National Football League - Professor Mark Karwan

A football on grass.

Image by Oliver Cardall from Pixabay

Published July 8, 2021

"It is the most academically challenging problem I have ever seen as an MILP expert with more than 40 years of experience."
School of Engineering and Applied Sciences

For Professor Mark Karwan, working with the Center for Computational Research (CCR) has been instrumental in facilitating his work with the National Football League (NFL).  Since 2018, Dr. Karwan has used up to 100 machines per night on CCR’s industry cluster to help solve one of the NFL’s more computationally challenging problems.

For the NFL proper scheduling of 256 games (now 280 since adding a 17th game) is an extremely difficult task. In order to create a very good and not just a ‘playable’ schedule, considerations beyond the predetermined “who plays who” any given year contain many factors aimed towards fairness of schedule.  This includes number of consecutive road trips, starting/ending with too many games on the road, consecutive coast to coast trips, playing against many teams that are coming off more rest, etc.  On top of all these factors, large complications arise from having 40% of all stadium times being blocked due to pre-arranged national touring concerts, college bowl games, MLB conflicts (typically schedule first), and many more. Add in broadcast contract obligations and offering a quality set of televised games each weekend throughout the season, and you have a seriously complex challenge to solve.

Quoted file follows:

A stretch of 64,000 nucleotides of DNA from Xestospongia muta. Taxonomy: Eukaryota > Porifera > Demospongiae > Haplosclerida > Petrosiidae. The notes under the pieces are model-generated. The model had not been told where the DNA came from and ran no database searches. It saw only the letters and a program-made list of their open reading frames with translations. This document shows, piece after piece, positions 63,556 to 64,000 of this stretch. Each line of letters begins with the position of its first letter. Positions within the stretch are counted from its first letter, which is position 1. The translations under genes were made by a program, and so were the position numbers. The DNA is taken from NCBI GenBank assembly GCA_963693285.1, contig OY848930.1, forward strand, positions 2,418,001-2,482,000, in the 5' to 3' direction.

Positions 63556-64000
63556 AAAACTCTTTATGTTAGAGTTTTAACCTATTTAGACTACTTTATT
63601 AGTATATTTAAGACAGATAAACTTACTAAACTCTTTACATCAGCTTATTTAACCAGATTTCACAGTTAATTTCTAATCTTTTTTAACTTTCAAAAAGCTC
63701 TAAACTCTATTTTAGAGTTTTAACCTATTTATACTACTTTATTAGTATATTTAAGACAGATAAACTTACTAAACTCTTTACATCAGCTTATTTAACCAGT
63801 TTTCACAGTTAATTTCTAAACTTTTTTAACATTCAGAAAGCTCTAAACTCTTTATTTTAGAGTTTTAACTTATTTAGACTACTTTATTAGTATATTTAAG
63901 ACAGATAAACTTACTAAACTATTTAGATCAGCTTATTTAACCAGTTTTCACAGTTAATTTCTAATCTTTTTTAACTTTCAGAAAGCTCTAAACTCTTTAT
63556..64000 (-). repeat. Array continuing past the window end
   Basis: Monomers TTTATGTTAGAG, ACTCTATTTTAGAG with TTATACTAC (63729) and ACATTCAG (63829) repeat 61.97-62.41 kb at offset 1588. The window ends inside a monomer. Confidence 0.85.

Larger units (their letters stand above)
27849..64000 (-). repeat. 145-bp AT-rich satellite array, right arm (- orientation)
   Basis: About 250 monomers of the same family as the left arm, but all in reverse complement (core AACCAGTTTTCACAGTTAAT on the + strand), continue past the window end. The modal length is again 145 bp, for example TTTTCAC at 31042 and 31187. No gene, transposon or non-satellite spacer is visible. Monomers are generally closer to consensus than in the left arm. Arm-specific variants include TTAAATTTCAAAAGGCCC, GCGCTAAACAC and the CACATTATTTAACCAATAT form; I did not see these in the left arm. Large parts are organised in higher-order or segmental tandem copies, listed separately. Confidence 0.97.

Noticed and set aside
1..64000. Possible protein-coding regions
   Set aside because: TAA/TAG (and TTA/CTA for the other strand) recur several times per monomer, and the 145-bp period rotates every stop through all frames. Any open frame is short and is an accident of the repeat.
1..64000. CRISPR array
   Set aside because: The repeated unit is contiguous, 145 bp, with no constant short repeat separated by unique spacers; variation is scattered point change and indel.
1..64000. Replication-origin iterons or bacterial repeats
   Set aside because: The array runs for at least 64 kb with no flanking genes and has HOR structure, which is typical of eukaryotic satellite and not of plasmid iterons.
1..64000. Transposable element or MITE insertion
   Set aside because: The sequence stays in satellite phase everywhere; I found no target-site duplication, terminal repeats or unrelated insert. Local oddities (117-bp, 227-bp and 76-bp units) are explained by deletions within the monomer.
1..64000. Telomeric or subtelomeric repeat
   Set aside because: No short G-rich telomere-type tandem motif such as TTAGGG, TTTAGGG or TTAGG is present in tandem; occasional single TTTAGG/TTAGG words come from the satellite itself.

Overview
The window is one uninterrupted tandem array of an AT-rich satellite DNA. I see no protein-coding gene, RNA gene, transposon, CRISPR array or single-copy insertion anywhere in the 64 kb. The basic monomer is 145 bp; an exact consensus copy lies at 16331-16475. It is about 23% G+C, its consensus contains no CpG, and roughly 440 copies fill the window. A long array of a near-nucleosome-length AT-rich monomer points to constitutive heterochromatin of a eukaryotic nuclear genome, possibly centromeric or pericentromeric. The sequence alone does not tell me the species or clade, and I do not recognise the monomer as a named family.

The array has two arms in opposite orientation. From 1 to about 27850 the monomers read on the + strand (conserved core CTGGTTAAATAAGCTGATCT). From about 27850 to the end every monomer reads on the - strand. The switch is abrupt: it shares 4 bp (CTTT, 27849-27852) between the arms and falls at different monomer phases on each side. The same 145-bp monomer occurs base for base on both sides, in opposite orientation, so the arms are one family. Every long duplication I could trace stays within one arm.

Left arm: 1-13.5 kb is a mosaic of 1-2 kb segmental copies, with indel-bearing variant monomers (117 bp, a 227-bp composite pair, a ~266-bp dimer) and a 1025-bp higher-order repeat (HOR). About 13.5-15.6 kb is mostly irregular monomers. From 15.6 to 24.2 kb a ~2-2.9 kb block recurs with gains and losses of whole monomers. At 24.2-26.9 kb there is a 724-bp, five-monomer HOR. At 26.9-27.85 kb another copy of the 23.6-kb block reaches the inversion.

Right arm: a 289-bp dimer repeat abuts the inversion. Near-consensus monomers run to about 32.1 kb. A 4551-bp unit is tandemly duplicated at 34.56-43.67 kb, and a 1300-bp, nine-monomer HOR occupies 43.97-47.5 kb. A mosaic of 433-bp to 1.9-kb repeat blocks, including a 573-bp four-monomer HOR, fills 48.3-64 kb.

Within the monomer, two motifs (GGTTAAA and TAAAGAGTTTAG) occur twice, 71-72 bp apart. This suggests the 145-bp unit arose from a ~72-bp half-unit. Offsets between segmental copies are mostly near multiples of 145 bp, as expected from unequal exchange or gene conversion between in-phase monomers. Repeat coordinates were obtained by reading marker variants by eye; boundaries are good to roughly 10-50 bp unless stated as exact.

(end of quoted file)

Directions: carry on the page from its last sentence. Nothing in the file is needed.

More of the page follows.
In order to work a viable solution, Professor Karwan models the problem as a large-scale mixed integer linear programming (MILP) problem, which is standard for many types of scheduling problems.  The model itself has over 10,000 variables and constraints, growing in complexity as the scheduling season evolves and new conditions are added. This model is so complex that regular solution techniques can not generate a feasible solution in a lifetime of computing. Thus, the current approach focuses on fixing roughly 50-80 matchups (day/time/network) and completing the schedule, if possible, using MILP software. This involves strategically seeding (fixing) these games in many thousands of trials, on many machines, and running each trial up to 8-12 hours over night. The NFL often uses up to 1500 machines on the AWS cloud each night for three months combing the infinite solution space for better and better schedules. Over the past three years, Dr. Karwan has explored many avenues for both developing new schedules, modifying the seeding algorithms, and polishing existing schedules by seeding on a set of games from an already feasible schedule.

This partnership has been extremely rewarding for Professor Karwan and his group at UB who have been working alongside an excellent team of folks at the NFL and their main software partner. Dr. Karwan states “I can guarantee that besides the fun involved in this effort, it is the most academically challenging problem I have ever seen as an MILP expert with more than 40 years of experience.”